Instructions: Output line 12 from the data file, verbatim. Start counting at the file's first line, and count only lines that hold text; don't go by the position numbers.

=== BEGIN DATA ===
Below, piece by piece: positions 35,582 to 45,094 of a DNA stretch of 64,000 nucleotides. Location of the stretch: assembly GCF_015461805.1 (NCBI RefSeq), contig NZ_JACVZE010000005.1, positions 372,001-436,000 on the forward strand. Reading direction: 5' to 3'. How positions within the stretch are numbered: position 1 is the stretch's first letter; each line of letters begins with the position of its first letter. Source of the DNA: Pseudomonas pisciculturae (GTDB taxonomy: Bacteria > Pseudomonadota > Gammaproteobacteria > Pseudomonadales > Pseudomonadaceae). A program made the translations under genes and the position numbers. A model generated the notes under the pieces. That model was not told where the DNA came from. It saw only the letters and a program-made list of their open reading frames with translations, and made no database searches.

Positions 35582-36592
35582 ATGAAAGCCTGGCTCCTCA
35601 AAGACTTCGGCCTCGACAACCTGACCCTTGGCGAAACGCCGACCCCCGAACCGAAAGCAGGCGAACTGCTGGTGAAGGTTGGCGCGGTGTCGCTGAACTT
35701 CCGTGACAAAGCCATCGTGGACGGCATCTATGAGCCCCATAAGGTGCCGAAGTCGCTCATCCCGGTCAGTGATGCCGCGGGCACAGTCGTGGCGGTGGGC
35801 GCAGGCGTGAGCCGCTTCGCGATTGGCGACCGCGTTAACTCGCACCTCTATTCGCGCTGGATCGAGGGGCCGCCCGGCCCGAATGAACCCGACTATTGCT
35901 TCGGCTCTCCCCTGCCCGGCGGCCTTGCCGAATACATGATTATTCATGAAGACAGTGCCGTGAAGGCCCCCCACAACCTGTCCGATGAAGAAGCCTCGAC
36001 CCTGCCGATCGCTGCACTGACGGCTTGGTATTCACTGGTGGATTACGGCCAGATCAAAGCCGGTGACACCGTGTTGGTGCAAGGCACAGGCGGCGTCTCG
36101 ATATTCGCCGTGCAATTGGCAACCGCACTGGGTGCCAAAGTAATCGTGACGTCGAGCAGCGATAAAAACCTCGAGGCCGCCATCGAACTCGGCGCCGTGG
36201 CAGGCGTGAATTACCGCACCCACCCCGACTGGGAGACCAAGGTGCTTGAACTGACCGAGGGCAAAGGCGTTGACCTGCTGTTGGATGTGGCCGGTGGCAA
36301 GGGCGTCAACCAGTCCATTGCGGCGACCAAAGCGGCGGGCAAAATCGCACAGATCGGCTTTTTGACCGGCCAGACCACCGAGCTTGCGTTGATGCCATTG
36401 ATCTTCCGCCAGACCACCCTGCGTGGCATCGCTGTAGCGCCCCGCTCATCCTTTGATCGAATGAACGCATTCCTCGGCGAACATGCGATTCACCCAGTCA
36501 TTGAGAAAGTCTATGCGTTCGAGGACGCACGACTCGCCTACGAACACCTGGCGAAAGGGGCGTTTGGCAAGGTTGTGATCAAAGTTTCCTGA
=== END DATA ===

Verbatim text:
36401 ATCTTCCGCCAGACCACCCTGCGTGGCATCGCTGTAGCGCCCCGCTCATCCTTTGATCGAATGAACGCATTCCTCGGCGAACATGCGATTCACCCAGTCA